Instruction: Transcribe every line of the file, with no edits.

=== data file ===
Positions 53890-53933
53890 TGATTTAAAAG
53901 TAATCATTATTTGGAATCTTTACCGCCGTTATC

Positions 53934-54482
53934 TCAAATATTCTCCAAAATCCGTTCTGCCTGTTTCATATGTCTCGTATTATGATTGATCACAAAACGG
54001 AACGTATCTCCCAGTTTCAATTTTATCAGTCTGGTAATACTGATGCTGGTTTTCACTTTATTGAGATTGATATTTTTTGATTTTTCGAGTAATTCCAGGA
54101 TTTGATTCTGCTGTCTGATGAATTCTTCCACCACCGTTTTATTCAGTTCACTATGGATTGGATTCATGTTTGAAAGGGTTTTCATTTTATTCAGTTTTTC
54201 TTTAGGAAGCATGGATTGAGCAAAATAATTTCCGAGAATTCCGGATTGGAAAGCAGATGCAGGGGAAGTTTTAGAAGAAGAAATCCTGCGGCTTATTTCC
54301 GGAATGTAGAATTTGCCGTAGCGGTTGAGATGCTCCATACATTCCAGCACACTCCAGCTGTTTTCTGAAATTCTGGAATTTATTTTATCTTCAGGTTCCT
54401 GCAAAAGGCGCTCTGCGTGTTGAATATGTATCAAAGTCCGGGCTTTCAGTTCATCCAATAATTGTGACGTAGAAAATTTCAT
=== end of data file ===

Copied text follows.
Positions 53890-53933
53890 TGATTTAAAAG
53901 TAATCATTATTTGGAATCTTTACCGCCGTTATC

Positions 53934-54482
53934 TCAAATATTCTCCAAAATCCGTTCTGCCTGTTTCATATGTCTCGTATTATGATTGATCACAAAACGG
54001 AACGTATCTCCCAGTTTCAATTTTATCAGTCTGGTAATACTGATGCTGGTTTTCACTTTATTGAGATTGATATTTTTTGATTTTTCGAGTAATTCCAGGA
54101 TTTGATTCTGCTGTCTGATGAATTCTTCCACCACCGTTTTATTCAGTTCACTATGGATTGGATTCATGTTTGAAAGGGTTTTCATTTTATTCAGTTTTTC
54201 TTTAGGAAGCATGGATTGAGCAAAATAATTTCCGAGAATTCCGGATTGGAAAGCAGATGCAGGGGAAGTTTTAGAAGAAGAAATCCTGCGGCTTATTTCC
54301 GGAATGTAGAATTTGCCGTAGCGGTTGAGATGCTCCATACATTCCAGCACACTCCAGCTGTTTTCTGAAATTCTGGAATTTATTTTATCTTCAGGTTCCT
54401 GCAAAAGGCGCTCTGCGTGTTGAATATGTATCAAAGTCCGGGCTTTCAGTTCATCCAATAATTGTGACGTAGAAAATTTCAT